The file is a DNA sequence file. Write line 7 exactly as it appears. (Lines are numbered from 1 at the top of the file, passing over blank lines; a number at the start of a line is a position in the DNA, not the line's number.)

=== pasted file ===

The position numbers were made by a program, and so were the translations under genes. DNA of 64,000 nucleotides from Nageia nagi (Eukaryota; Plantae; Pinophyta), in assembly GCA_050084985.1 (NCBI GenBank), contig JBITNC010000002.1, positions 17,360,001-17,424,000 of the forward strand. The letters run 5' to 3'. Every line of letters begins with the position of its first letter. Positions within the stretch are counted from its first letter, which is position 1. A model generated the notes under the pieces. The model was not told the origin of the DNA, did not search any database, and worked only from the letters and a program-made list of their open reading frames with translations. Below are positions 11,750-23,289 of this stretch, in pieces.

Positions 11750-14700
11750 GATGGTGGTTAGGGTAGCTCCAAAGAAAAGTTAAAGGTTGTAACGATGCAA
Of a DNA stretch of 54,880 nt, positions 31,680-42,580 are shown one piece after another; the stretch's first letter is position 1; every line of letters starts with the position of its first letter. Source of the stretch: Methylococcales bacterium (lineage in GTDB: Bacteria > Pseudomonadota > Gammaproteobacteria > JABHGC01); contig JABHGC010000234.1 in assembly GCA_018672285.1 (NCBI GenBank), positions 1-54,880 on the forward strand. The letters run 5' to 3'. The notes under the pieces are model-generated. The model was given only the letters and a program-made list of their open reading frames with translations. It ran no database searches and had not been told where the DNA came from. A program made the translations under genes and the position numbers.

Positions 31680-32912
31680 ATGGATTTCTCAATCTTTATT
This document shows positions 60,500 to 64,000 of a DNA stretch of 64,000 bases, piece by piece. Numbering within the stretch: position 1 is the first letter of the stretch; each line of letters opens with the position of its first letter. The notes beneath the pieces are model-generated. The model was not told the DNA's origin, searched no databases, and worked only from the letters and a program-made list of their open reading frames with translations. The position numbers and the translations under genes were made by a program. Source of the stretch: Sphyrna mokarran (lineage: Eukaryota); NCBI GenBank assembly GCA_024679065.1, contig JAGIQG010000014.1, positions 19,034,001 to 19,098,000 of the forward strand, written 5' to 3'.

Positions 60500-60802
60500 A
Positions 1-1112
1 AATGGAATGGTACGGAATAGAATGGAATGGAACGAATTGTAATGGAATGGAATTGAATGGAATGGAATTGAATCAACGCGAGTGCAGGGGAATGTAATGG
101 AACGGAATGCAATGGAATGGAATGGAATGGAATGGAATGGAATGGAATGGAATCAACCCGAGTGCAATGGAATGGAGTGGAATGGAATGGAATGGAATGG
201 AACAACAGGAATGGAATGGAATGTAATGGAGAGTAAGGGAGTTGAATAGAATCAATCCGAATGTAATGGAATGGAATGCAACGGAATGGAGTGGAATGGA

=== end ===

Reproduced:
This document shows positions 60,500 to 64,000 of a DNA stretch of 64,000 bases, piece by piece. Numbering within the stretch: position 1 is the first letter of the stretch; each line of letters opens with the position of its first letter. The notes beneath the pieces are model-generated. The model was not told the DNA's origin, searched no databases, and worked only from the letters and a program-made list of their open reading frames with translations. The position numbers and the translations under genes were made by a program. Source of the stretch: Sphyrna mokarran (lineage: Eukaryota); NCBI GenBank assembly GCA_024679065.1, contig JAGIQG010000014.1, positions 19,034,001 to 19,098,000 of the forward strand, written 5' to 3'.